The more people doing things jeopardizes the natural outdoor world we love. One person climbing at Williamson Rock probably wouldn’t bother the frogs but hundreds will have an impact. Especially if there is a lot of tree cutting and manufacturing of routes and or trails.
I opt for the old endangered species detour and climb into the Pleasant View wilderness. I really enjoy this 4 mile section and reach the highway again at the closure above Williamson Rock. I walk the highway to the old Snowcrest Ski area and bivy under a nice Ponderosa Pine.
Dec 10th 2015
I wake up and have a casual pack up. I go across the highway to take some photos. The Ski Area has not been open in years. A causality of climate change and a public desire for bigger and better. It is if the clock stopped and everything is in a slow rate of decay. It is interesting that this is in the drainage above the frog closure area. What impact did or does the resort have? Why are the remnant dilapidated lifts and other garbage still here?
It is ¼ mile to Mount Waterman Ski area, so curious to its fate I hide my pack behind a stump and venture down the road. I am surprised to see the area has had maintenance and is under video surveillance. It looks like it could open if it snows more. Mount Waterman started in the 1930’s and continues to operate when there is snow.
The next section of trail follows what I believe to be the old highway 2. The two roads parallel each other and cross each other many times. Thank God there is no traffic. What an oddity to be so close to LA and have such peace and quiet. It is a nice decent to Camp Glenwood. It is also strange to have garbage cans and shitters everywhere but still see so much garbage. It is also handy for toilet paper theft. I cross highway 2 for the last time and see burn warning signs. It is much better than cutting the trees all down along the trail. I camp under a pine at mile 406 back in the Pleasant View Wilderness with a big anticipation of an incoming storm.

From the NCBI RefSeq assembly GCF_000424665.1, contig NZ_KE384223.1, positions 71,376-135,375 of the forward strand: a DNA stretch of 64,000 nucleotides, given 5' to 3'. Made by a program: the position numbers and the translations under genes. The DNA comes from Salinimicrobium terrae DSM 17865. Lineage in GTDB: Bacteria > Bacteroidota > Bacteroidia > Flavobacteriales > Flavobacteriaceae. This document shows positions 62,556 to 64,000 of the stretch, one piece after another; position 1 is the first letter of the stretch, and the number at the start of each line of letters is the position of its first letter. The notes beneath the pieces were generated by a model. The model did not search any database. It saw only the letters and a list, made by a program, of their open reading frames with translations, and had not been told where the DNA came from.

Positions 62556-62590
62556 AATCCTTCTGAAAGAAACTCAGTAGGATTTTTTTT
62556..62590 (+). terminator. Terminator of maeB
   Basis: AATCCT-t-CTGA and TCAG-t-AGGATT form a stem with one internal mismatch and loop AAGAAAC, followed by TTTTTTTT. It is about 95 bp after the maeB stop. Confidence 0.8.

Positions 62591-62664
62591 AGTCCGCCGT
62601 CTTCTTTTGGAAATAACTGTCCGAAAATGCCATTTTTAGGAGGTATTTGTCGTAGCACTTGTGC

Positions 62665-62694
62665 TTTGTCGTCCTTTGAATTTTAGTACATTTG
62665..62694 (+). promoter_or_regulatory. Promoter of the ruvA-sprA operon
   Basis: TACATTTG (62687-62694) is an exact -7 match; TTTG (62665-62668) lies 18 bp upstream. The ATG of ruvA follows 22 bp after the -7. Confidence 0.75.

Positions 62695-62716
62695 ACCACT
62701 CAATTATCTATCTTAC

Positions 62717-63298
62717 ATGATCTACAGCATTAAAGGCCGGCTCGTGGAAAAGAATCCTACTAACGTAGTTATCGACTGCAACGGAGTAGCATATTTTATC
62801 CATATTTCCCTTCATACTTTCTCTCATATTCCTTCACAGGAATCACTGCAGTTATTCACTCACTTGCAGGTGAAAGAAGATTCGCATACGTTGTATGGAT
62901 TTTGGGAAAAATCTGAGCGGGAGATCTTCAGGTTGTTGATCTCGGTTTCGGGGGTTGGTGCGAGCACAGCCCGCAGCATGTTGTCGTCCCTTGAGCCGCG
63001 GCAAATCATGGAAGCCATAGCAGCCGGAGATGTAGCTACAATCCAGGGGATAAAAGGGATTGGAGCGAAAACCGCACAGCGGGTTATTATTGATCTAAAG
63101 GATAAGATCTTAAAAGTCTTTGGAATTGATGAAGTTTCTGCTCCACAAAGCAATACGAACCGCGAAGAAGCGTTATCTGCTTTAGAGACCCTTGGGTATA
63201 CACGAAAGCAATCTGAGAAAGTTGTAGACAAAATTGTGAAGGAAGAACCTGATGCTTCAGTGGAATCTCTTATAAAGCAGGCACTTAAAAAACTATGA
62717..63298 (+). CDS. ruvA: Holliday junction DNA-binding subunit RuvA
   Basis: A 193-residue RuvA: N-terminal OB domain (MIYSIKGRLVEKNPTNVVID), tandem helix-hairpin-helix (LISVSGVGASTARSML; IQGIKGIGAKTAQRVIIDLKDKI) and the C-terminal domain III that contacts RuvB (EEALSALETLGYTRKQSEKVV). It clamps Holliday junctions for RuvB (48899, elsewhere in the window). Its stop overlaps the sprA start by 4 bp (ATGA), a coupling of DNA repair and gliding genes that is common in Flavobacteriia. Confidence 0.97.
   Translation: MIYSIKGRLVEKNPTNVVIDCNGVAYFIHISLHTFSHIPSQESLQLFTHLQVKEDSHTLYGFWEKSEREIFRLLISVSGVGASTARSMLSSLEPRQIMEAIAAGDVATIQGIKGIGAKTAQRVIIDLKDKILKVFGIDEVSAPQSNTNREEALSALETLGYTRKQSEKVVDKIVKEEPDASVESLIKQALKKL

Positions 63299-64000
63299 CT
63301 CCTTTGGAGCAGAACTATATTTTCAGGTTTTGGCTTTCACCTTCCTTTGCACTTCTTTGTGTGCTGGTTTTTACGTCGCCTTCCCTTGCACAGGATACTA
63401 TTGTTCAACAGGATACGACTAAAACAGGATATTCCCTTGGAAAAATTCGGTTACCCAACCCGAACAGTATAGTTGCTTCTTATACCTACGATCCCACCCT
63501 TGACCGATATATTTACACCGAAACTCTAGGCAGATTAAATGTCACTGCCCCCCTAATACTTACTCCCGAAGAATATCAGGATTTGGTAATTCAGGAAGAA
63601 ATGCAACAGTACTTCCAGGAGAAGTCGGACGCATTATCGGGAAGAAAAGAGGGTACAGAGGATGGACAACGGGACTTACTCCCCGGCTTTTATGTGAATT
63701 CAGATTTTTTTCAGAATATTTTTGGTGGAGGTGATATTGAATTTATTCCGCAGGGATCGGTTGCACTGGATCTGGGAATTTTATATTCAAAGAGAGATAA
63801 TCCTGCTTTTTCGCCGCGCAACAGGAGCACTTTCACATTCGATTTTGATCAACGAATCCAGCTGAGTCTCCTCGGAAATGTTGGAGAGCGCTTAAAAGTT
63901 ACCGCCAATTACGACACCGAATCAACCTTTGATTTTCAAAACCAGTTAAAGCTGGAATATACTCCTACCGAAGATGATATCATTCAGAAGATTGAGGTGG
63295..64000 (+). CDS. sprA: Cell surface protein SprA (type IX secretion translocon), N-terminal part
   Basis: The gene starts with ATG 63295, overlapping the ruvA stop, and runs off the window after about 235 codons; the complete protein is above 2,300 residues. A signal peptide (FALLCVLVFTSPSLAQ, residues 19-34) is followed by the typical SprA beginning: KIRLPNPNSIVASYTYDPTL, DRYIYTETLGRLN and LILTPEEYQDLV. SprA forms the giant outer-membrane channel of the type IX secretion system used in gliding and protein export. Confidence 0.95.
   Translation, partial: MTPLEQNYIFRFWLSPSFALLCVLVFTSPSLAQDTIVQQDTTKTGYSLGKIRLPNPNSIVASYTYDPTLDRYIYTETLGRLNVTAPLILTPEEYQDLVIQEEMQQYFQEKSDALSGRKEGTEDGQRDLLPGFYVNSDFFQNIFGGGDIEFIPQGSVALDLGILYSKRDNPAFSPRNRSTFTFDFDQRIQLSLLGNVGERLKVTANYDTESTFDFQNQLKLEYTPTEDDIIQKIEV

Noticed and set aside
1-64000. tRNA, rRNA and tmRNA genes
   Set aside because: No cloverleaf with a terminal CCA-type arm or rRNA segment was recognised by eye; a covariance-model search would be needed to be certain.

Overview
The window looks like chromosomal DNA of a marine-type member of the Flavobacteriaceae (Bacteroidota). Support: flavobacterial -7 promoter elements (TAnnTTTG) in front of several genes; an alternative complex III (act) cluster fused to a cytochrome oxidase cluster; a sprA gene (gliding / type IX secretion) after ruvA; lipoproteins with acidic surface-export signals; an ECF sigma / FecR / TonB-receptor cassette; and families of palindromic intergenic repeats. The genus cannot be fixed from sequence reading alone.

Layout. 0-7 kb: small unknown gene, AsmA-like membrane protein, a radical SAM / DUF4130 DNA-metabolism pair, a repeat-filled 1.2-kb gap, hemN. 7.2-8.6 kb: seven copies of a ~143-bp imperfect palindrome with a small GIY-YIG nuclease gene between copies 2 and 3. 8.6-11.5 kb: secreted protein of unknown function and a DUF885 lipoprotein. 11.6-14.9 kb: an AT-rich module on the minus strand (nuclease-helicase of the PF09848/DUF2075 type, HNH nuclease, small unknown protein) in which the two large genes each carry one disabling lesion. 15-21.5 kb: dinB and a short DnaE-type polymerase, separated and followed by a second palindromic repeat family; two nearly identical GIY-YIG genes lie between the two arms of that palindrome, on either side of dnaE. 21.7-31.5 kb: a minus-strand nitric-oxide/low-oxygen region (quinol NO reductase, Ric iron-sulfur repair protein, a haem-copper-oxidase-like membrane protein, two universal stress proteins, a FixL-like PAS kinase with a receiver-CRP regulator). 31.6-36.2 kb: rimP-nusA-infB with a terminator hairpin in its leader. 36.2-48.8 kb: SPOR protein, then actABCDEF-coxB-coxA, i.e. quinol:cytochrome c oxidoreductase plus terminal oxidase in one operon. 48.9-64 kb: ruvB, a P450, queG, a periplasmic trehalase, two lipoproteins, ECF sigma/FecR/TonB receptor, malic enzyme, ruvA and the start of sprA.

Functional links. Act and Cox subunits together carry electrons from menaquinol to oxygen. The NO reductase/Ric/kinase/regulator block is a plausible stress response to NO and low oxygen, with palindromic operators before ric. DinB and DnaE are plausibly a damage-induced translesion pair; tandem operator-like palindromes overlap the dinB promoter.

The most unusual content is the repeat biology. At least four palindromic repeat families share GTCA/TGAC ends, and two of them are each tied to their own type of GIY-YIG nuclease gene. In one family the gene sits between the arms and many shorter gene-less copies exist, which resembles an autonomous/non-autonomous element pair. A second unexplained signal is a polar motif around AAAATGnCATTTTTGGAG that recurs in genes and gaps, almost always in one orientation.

The storm is a total dud. Lots of wind and a little rain. I pack up and am moving by 8am with a low of 29 degrees. I have two cups of coffee this morning. I bypass Sulfur Spring and make the climb up to Fiddleneck Spring. There is fog and clouds swirling everywhere. I arrive at Fiddleneck and am not disappointed to see a bunch of dried fiddlenecks (winter). The water is to shallow to collect without a piece of plastic hose.
I continue on to Fountainhead Spring and it is really starting to snow! I find a dribble to fit my Nalgene under and have a snack. The snow is now starting to stick. It takes a while to fill the bottle and it has a thick layer of debris on the bottom but tastes great. I drink half and toss the rest thinking the snow will give me plenty of water. I walk another mile and the sun comes out. It’s is a bright blue sky with a ½ inch of new snow. So much for my water woos. I cannot wait to get to the Sierra Nevada where there is water everywhere.
It is a nice decent through a mixed burn. The burn becomes worse further down and has killed everything. The oaks sprout right up from the old trees. The dead oaks bark peels off and falls in the trail. There is also a small animal that leaves piles of liquid sh#t in the trail about the size of a soup can lid. At this point I think it is a squirrel or a chipmunk or the small feline prints I see. Coming down the Snow Creek switchbacks in the dark a few weeks ago I saw three catlike creatures.